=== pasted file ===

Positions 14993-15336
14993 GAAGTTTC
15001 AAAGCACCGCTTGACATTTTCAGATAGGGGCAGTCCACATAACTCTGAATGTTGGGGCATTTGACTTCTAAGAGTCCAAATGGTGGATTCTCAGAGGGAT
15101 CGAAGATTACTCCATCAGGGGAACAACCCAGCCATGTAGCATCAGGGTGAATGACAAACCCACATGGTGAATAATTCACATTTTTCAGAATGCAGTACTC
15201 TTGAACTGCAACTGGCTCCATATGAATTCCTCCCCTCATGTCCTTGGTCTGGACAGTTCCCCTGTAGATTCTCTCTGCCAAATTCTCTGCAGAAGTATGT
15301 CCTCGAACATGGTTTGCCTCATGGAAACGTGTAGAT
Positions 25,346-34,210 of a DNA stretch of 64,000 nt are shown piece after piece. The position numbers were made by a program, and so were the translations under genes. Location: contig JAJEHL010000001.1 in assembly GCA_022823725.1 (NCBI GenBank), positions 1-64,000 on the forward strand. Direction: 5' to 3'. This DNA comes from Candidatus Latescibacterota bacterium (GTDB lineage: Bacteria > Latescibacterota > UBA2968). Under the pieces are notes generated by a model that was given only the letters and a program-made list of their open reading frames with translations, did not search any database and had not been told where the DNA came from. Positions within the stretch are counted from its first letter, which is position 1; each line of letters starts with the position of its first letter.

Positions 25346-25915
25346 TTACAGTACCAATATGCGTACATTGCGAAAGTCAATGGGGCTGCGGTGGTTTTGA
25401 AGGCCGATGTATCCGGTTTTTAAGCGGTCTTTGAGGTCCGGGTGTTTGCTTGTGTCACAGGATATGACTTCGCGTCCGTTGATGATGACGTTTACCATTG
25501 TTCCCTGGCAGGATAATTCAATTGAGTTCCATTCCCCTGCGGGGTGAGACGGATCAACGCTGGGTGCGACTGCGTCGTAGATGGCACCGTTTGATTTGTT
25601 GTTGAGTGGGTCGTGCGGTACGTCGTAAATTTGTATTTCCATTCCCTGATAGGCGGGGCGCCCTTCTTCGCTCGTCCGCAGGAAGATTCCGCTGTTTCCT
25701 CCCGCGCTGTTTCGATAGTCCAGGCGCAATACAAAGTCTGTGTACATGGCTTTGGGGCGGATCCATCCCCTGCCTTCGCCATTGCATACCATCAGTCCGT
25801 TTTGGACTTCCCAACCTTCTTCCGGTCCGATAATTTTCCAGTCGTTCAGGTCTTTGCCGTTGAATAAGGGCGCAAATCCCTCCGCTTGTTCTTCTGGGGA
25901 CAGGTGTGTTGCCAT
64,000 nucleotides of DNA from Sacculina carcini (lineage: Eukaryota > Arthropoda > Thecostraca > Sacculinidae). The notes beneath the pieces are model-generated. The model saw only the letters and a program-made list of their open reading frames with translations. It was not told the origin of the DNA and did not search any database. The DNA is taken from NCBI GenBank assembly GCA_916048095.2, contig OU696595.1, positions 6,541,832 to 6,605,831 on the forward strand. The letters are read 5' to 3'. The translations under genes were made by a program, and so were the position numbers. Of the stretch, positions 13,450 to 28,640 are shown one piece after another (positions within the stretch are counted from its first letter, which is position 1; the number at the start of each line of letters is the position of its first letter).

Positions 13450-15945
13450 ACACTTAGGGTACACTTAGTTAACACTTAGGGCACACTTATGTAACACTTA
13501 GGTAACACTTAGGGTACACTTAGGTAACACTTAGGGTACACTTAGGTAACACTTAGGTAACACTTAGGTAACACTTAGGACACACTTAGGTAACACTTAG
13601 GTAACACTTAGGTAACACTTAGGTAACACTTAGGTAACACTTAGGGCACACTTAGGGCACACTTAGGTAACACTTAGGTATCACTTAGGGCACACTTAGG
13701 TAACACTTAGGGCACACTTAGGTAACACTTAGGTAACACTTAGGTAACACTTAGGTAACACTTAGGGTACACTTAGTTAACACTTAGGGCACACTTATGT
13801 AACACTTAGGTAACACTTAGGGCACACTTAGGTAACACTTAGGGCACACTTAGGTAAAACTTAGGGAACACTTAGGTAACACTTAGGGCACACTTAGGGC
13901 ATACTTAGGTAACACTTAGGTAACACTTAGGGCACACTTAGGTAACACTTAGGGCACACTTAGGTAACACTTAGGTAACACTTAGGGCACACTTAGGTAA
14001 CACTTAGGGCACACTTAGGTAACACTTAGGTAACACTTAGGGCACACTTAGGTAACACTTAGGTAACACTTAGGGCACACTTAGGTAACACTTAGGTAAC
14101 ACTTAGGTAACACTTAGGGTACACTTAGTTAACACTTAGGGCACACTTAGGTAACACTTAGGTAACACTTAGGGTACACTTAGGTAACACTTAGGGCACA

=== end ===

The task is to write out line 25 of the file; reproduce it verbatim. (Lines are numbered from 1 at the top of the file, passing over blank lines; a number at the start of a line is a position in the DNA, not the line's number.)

14101 ACTTAGGTAACACTTAGGGTACACTTAGTTAACACTTAGGGCACACTTAGGTAACACTTAGGTAACACTTAGGGTACACTTAGGTAACACTTAGGGCACA